How to Pressure Test Pipes Safely

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When you have good plumbing, you’ll be able to run your water efficiently and effectively. However, when the pipes’ pressure is too high or low, you’ll run into problems. High water pressure will stress the entire system while low pressure will challenge good water flow.

The key to keeping your plumbing system in good shape is to test the pressure. Using air to assess the condition of a plumbing system is a good option. Knowing how to pressure test pipes safely isn’t always easy though. This system uses compressed gas which can cause pipes to explode if not done properly. It should also not be done with plumbing systems that have plastic piping installed.


Testing the System

If you’re testing a system that already has water, the plumbing pressure testing of pipes first involves turning off the main shutoff valve. Allow any water to drain from the pipes and then shut off faucets.

If the system is new without any water present, put a cap on stub-outs connected to the system. You’ll want to either solder or glue caps on water systems. If it’s a drain vent waste system, you can simply glue caps to stub-outs and then cut them off after completing the testing.


Install the Fittings

If it’s a new system, you may have to install the proper fittings to connect a pressure gauge and air compressor hose. For water systems, just leave the cap off of one stub-out. Then you can install a tee and adaptor for the hose and gauge on the stub-out. If it’s a waste system, attach the adaptor to a clean-out fitting and install a tee.

Now that you have the system ready, you can attach a water gauge. It’s best to do this in a laundry room faucet or you can also use an outdoor faucet with a threaded spout.


Connect the Hose

Connect the compressor hose to the system. Start by attaching an adaptor to a different faucet where you can connect this hose. Then attach the compressor to the faucet.


Change the System

Now that you’re ready to go, turn on the compressor. Let the pipes fill with air until your pressure gauge indicates that you’ve reached the optimal test pressure reading. Not all systems have the same pressure reading. You’ll have to review plumbing codes to get the correct reading for the system that you’re testing. It’s going to be different for water or drain systems.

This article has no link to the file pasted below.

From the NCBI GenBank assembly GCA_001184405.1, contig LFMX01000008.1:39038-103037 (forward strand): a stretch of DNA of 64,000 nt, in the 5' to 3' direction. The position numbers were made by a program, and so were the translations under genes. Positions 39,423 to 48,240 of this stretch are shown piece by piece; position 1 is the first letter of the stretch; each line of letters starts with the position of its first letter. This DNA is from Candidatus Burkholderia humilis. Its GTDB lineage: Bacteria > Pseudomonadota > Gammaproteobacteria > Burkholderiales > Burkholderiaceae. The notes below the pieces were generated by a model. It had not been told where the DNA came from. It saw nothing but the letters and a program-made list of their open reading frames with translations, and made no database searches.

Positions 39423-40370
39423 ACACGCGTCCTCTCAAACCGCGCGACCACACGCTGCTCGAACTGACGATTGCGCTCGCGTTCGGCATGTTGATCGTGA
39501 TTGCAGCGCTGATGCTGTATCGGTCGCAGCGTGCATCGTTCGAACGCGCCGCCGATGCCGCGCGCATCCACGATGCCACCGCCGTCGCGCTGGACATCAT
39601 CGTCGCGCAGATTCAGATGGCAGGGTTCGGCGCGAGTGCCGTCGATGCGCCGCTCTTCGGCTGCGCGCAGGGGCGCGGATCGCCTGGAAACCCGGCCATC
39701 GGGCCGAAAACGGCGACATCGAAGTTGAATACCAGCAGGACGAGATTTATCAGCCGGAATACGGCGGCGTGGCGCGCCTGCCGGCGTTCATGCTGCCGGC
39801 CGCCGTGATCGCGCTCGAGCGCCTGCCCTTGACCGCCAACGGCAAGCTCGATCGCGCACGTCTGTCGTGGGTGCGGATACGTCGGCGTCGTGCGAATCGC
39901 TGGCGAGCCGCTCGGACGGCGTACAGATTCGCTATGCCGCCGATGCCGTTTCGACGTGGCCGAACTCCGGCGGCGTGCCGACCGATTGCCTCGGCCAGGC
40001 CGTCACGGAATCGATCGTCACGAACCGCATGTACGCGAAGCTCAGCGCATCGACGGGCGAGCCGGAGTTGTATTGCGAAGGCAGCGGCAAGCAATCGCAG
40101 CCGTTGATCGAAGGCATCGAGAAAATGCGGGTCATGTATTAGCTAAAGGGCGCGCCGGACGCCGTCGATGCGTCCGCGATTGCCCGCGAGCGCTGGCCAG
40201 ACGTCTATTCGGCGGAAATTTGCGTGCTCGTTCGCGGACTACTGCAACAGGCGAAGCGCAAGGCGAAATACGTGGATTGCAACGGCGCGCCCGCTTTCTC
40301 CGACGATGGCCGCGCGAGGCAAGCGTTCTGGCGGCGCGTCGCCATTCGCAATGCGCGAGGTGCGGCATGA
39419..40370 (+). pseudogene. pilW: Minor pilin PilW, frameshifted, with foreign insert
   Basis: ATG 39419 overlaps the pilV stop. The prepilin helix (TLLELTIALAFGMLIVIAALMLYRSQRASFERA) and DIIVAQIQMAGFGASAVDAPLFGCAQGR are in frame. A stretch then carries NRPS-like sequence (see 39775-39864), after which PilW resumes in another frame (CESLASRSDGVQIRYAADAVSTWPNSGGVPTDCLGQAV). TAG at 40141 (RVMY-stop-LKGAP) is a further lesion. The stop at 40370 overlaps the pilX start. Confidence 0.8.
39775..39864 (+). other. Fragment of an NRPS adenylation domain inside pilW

Turn off the Compressor

Once you’ve reached the pressure desired, shut down the compressor. Allow the system to pressurize for 15 minutes. After you’ve waited, remove the hose but leave the pressure gauge in place. You can expect to hear some air escaping the pipes if there are any leaks in the system and may want to note them.

If you notice that the gauge’s pressure remains unchanged, you can be sure that the system is leak-free. However, if the pressure starts to go down, you’ll know that you have a leak present.


Repair Leaks

If you’ve noticed that there are leaks present, then you’ll be able to contact a professional plumber to have the system repaired. If you are yourself a plumber, you can consider repairing them yourself. The most common areas to find the leaks will be in the joints or any connections with the pipes. The three types of joints include IPS, compression, and soldered. While the repair for them is fairly straightforward, you may not want to take on these repairs unless you are experienced with plumbing repairs.


Testing the System

“It’s never a bad idea to test your plumbing system, and this process is fairly simple. It involves only seven steps, but it shouldn’t be done unless you are competent as incorrect testing can damage your entire system.”

Around the Bend – Plumbing Frankston

Not all plumbers are willing and able to pressure test pipes with air so you may have to contact a professional to get this testing completed. If you have a new system or an existing one where you suspect the pressure is not correct, testing is your best option.